MUNSTER, Ind. (AP) - A policy statement recently approved by Indiana’s
higher education commission will likely be clarified, after it sparked
concerns that it would restrict academic freedom at the state’s regional
college campuses, the education commissioner said.
Commissioner Teresa Lubbers told The Times of Munster the Indiana Commission
for Higher Education has “no interest or legal authority to dictate policy
to regional campuses.”
The commission’s policy, which was approved in October, states that,
“regional campuses should limit research to scholarly activity related to
faculty teaching responsibilities and research related to local and regional
Lubbers conceded that the policy’s language is confusing and likely will be
changed by the commission, which coordinates and reviews programs and
budgets from the state’s public colleges and universities. The panel’s 14
members are appointed by the governor.
The policy’s wording has prompted complaints from regional campuses around
the state. Senate leaders at Indiana-Purdue Fort Wayne even adopted a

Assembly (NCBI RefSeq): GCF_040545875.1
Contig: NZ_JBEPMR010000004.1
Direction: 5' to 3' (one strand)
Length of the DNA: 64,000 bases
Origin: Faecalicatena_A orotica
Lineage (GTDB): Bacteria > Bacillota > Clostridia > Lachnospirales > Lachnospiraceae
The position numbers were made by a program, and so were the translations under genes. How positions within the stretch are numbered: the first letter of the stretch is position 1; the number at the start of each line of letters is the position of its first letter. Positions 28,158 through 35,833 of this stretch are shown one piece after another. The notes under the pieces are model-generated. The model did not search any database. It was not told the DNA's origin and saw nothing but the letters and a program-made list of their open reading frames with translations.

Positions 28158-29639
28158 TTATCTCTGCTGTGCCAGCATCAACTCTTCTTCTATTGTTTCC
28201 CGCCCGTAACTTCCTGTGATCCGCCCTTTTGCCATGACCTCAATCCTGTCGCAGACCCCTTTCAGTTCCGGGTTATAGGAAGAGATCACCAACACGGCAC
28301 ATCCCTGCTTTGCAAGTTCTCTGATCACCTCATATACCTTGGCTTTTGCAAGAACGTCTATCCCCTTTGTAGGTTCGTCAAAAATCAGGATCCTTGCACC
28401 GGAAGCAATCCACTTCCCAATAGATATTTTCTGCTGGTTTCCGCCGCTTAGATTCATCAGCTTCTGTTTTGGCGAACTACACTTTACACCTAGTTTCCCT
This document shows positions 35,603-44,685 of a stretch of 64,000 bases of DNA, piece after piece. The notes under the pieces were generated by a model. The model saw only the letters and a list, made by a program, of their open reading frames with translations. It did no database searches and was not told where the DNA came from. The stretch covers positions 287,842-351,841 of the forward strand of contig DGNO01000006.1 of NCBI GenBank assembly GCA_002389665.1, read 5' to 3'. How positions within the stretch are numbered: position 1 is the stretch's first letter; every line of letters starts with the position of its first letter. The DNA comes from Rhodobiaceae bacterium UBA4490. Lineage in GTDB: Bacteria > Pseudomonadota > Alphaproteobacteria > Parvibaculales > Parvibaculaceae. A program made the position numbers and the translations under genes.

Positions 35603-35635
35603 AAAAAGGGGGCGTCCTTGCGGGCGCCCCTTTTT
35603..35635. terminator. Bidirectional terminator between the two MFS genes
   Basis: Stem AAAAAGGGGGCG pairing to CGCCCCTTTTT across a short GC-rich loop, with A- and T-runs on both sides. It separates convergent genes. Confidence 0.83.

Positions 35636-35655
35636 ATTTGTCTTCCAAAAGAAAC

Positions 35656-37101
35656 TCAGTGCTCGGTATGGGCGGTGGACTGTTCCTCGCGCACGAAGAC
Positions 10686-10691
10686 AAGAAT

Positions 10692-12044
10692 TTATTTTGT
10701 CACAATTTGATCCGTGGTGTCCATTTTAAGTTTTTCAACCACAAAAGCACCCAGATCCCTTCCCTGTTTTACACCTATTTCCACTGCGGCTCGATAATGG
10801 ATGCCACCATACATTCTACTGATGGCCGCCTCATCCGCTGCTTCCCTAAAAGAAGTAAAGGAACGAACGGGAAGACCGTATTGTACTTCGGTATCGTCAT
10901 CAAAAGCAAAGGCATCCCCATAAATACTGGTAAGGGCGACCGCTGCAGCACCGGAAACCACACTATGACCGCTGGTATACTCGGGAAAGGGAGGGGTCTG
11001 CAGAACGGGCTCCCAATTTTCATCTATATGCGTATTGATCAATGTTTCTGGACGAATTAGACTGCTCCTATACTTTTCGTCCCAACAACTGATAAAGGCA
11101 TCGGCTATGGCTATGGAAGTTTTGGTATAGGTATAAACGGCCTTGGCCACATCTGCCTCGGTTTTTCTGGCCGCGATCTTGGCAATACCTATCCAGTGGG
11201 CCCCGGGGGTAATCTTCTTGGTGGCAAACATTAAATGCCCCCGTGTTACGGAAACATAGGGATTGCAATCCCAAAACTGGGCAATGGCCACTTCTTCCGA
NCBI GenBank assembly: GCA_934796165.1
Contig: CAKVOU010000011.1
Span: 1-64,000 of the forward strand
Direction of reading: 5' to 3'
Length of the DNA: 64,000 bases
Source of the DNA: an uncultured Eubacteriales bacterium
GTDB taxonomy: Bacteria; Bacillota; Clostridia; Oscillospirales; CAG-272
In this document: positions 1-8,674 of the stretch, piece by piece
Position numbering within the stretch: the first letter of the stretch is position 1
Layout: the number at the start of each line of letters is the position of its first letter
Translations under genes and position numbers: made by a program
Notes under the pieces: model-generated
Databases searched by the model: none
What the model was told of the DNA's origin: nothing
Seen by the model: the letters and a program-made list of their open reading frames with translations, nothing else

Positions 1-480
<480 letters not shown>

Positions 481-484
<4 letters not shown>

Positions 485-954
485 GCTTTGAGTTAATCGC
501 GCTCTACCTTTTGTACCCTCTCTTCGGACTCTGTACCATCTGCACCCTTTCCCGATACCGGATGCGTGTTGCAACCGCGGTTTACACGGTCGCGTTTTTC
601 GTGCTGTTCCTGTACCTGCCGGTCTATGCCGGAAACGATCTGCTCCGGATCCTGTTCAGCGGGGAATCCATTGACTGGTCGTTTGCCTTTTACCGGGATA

resolution opposing the new policy, which they contend will limit free and
Their resolution states, in part, that “faculty at the Regional Campuses are
protected by academic freedom and may pursue any variety of scholarly
activities and research.”
John Applegate, Indiana University’s executive vice president for university
academic affairs, said the commission’s policy statement contained some
language he does not think fully reflects the body’s longstanding position
on faculty research activities.
“I’m very glad that Commissioner Lubbers has indicated that she understands
the issues and intends to seek modification of the policy accordingly,”
Applegate said, adding that he’s confident the commission “shares IU’s view
that academic freedom for all faculty members is a fundamental value that
should be embraced.”
Karen Schmid, Purdue University North Central vice chancellor for academic
affairs, also welcomed the news that the commission will likely revise the
policy statement. She said that at her campus “research is highly valued,
and faculty engage in many types of research.”
Lubbers wrote in a recent newspaper editorial that the commission stands
behind “our institutions’ right” to academic freedom.
“Beyond the funding aspect, the state has no role or authority in
determining the type of research activities taking place at Indiana
colleges,” she wrote.